The airline business
Clearly, a pandemic that shuts down near all leisure air traffic, most business such and at times actually has bans on crossing borders is going to have an effect on the airline business. So it has, this one this past year. Some airlines have been able to ride it out, some have been subsidised to do so and some have fallen hard. Norwegian Air Shuttle (OTCPK:NWARF) is one of the last.
The company was grossly over-extended before all this happened and needed a healthy following wind to survive even after its first recapitalisation before covid. The events of the past year haven't helped and the airline is currently in the equivalent of Chapter 11.
Well, the near equivalent, corporate restructuring processes aren't exactly the same in different jurisdictions but the major aircraft owning part is in “examinership” in Ireland and the Norwegian part in the local equivalent. As far as we're concerned as investors we can think of this as being Chapter 11. That means that there must be a surplus of corporate equity over the debt burden before we see any return from holding the equity.
Well, maybe there is some value?
As we can see the stock has jumped 100 times in value there. Maybe that's because of some finding that there is something there? Or perhaps a government guarantee or bailout package? Nope, no such luck, this is the result of a 100 for 1 consolidation – also called a reverse stock split. 100 old shares are now 1 new share and that's the reason for that jump. A few people seem to have thought that meant something more so it jumped a little further than the change warranted but as you can see it's been slipping backwards since.
There has been other activity, a bond issue for example. Quite who would buy a zero coupon perpetual convertible – which is what the issue was – is difficult to work out and the answer is that they didn't. This is part of creditors swapping debt for equity and thus part of the general dilution of the equity position.
So, what next?
The situation is pretty much as I described it a few months back:
It is, perhaps, vaguely possible that yet further debt for equity swaps might take place. But they would mean that even the current derisory equity value getting wiped out. Again.
Other than that the airline isn't going to survive into those sunlit uplands of the European flight market booming again. They're going to run out of cash before that happens - even with the vaccine it's going to be the summer and more before the market truly reopens.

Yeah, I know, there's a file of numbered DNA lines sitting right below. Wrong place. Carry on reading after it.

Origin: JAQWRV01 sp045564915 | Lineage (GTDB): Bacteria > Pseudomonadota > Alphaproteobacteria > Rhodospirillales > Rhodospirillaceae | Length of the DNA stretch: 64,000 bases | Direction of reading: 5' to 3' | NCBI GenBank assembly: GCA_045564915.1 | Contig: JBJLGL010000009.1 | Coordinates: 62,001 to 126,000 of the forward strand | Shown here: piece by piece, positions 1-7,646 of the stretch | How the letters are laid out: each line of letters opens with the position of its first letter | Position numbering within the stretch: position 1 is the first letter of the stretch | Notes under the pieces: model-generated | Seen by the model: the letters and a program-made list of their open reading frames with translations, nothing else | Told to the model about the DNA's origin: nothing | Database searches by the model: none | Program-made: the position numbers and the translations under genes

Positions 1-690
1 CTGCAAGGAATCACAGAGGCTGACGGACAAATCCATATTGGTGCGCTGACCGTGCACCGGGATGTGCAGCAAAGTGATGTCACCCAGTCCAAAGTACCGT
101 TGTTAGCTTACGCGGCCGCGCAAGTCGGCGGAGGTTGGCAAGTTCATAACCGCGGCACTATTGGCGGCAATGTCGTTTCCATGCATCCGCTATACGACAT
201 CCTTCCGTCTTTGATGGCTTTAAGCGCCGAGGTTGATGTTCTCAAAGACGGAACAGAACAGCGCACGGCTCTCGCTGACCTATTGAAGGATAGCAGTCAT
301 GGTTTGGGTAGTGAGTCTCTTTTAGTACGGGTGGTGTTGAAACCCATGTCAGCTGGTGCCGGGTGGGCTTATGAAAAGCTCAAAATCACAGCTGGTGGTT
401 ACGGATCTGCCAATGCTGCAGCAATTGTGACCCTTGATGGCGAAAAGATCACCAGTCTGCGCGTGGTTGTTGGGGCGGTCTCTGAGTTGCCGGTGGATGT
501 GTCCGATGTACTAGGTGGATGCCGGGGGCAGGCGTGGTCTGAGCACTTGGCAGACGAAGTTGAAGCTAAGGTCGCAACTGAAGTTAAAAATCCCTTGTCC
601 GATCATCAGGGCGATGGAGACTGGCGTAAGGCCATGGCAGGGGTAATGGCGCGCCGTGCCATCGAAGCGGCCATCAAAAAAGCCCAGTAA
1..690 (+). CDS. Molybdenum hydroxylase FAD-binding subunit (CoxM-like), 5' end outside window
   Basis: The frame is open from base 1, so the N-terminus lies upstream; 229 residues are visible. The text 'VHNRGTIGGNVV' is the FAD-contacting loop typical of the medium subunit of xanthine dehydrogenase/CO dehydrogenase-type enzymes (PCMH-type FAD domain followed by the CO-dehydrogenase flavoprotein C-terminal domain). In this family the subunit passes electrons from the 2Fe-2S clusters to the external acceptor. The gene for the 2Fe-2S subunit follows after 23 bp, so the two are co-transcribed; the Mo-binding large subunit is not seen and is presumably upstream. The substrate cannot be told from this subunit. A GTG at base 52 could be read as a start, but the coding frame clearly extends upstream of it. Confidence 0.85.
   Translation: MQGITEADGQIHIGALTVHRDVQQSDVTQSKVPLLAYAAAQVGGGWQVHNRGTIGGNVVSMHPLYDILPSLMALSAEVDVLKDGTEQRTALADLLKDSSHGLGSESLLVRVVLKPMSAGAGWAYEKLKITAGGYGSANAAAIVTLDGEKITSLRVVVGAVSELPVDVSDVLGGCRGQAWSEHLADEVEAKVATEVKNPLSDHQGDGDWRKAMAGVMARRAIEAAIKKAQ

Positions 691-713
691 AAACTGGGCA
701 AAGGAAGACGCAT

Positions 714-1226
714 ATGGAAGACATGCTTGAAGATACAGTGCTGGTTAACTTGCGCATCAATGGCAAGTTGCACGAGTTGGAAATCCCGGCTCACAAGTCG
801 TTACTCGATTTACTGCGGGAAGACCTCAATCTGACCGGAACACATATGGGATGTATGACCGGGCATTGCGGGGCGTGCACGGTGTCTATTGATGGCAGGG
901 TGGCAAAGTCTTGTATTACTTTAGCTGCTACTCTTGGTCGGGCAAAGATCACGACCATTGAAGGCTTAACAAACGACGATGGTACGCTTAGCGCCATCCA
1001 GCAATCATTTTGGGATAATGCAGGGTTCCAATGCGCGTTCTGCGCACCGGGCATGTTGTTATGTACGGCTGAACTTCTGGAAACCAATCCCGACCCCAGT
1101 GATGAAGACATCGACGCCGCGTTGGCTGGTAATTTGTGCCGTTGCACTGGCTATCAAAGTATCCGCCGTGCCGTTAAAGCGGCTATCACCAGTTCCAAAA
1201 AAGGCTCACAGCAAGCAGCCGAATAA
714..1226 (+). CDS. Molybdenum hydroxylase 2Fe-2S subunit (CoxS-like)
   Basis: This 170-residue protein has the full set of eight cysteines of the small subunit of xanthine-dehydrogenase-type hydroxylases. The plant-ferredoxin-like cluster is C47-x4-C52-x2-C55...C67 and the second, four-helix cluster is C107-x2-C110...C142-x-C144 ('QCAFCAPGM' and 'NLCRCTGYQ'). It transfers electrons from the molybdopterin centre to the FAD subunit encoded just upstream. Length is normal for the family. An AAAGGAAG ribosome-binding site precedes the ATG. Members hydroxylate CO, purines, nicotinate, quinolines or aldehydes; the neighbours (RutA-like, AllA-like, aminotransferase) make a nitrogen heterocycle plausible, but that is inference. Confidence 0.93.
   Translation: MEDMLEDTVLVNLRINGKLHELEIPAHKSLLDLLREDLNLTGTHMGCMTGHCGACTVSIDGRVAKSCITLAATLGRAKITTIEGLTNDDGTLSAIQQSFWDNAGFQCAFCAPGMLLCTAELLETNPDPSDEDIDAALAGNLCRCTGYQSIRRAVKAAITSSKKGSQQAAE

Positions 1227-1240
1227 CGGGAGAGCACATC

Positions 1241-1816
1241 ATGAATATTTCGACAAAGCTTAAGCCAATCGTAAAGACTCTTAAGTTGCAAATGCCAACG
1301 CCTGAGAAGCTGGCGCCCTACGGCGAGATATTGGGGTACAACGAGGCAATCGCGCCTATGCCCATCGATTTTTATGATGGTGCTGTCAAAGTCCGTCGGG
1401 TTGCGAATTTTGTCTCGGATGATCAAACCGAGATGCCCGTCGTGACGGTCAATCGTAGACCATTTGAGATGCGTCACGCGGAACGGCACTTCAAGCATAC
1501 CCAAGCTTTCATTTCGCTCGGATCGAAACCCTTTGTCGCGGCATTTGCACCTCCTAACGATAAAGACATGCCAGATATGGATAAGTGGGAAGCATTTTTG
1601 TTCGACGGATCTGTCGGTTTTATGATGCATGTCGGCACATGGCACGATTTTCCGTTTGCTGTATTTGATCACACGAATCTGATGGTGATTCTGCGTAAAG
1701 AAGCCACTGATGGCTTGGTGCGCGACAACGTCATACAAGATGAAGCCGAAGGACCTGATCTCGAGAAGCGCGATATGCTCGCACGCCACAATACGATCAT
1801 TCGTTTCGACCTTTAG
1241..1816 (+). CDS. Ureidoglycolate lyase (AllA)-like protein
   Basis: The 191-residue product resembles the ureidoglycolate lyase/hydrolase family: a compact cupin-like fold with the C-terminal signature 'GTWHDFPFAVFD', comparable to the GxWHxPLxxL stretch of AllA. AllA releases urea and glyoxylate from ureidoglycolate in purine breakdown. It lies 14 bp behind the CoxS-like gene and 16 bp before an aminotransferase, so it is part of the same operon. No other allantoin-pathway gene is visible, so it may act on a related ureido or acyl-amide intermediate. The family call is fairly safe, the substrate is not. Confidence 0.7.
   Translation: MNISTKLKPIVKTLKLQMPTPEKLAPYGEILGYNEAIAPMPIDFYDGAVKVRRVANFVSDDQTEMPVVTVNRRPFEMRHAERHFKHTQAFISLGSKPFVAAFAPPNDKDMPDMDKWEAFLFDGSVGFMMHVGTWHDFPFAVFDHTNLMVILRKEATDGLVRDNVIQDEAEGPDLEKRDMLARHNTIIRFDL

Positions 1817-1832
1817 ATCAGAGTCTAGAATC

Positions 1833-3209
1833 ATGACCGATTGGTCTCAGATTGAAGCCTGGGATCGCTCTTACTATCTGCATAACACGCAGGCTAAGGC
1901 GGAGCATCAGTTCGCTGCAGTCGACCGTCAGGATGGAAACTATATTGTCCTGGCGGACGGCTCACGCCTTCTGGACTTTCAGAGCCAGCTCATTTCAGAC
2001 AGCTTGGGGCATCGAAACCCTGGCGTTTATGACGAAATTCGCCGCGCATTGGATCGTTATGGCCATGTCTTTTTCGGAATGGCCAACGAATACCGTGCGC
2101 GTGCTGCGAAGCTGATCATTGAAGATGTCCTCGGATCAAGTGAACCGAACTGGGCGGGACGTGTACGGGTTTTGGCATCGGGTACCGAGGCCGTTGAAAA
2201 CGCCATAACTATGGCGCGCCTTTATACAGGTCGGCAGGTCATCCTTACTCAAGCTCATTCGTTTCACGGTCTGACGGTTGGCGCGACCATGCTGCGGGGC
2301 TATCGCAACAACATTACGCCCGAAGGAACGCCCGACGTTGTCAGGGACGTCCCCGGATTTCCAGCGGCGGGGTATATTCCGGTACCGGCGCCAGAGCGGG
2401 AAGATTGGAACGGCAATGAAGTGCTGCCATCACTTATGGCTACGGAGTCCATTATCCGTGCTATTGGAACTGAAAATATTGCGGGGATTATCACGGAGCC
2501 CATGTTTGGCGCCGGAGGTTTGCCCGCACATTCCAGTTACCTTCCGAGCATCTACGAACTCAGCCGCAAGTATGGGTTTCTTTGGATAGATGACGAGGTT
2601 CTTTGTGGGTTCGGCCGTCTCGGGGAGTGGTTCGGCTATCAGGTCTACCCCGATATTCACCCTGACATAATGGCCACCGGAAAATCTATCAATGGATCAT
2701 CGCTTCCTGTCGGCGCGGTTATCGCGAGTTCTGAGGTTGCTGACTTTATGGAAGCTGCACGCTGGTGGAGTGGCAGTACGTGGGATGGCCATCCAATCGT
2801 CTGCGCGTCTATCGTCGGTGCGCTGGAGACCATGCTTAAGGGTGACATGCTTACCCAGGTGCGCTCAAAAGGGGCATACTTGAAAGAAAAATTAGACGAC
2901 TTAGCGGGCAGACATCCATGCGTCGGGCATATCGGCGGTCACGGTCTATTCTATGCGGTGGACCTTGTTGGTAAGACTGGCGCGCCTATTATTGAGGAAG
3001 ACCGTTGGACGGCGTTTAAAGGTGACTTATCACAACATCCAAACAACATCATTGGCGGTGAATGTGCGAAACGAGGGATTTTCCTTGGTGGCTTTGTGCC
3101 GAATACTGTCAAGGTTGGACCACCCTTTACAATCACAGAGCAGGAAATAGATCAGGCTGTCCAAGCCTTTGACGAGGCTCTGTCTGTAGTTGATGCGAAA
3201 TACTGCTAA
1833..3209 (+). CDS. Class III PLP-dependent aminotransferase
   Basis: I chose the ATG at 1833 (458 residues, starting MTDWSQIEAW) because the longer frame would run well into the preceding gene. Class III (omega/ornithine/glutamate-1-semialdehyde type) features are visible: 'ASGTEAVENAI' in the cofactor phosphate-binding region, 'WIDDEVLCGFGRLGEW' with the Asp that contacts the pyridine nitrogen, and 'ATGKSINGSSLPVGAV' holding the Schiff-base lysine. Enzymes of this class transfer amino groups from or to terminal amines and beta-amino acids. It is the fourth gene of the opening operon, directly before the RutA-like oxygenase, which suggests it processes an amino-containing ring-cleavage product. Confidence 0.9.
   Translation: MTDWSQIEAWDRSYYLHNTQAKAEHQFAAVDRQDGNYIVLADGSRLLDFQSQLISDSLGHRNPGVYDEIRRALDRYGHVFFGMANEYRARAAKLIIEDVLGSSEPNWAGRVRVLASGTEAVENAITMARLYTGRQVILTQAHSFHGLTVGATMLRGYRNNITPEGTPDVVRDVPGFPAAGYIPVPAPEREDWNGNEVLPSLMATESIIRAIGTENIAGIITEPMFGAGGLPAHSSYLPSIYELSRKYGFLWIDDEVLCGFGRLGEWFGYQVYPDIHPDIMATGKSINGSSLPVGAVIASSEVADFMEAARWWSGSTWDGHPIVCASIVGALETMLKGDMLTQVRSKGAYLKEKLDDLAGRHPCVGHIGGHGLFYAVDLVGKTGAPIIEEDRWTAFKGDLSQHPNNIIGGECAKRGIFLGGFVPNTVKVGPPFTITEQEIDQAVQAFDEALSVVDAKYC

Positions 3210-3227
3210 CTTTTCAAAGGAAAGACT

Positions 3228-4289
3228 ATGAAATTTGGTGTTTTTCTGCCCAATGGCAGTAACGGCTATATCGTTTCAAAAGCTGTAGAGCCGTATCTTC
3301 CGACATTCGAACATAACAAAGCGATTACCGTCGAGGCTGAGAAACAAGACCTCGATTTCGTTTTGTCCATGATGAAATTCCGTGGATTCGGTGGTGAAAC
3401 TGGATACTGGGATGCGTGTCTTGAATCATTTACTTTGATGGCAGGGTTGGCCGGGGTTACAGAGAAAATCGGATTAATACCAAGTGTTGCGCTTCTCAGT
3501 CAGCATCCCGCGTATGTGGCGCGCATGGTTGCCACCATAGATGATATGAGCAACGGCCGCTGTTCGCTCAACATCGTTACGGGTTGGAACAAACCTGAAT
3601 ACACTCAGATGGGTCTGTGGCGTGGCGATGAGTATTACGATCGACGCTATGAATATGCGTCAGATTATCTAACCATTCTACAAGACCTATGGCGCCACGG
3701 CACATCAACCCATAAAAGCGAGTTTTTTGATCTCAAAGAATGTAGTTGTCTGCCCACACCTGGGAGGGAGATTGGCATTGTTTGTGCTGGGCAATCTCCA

What's happened since then is that this position has become clearer. The Norwegian government isn't going to put enough in to make a difference, they've tried to tap Sweden too with no great luck. They're trying to get more debt for equity work done:
The Company has, and will continue to have even after the restructuring described herein, a significant amount of indebtedness, including substantial fixed obligations under aircraft leases and financings. The Group expects to have significant capex and other commitments in the future and will need additional financing. The ability of the Company to make scheduled payments under its indebtedness and to comply with financial covenants in its financing agreements will depend on, among other things, Market recovery from COVID-19, its future operating performance, ability to raise further capital and its ability to refinance its indebtedness.
But as we can see even after they manage – if they do – to get done the current round of such refinancing they still don't have enough money to continue. They'll need another recapitalisation:
Even if the Company should be able to conclude on the current restructuring process, there is a significant risk that the Company becomes insolvent and enters into bankruptcy if, inter alia, the Company’s is not able to reach an agreement with creditors, reduce debt, access to financing and working capital and regain normalized operations
Yep, even if this Phase 2 goes through they're still likely to go bust.
If the Company does not exit the examinership and the reconstruction processes in a successful way, it is highly likely that the Company will enter into liquidation and/or bankruptcy proceedings during the first or second quarter of 2021.
And if they manage that then they still need to raise more working capital. Something that will significantly dilute the current equity holders.
This is really an information note rather than a recommendation either way on the stock. My view stays as it was, that the likely outcome is that move from rou8ghly Chapter 11 to roughly Chapter 7, that is full on bankruptcy and liquidation. There will be no return to equity as and if this happens.
But it's possible for people to look at that bounce in the stock price and think there might be something here. There isn't, it's just a result of that consolidation.
The investor view
Even if they manage to exit the examinership – that's the important one, in Ireland, because that's where the aircraft are based and owned – there will still need to be a significant equity raise to allow continued operations. The dilution of that will be such, even if it gets to that stage, that the current equity will be pretty much worthless. This isn't something to buy in order to see what happens, this is something to watch from a distance.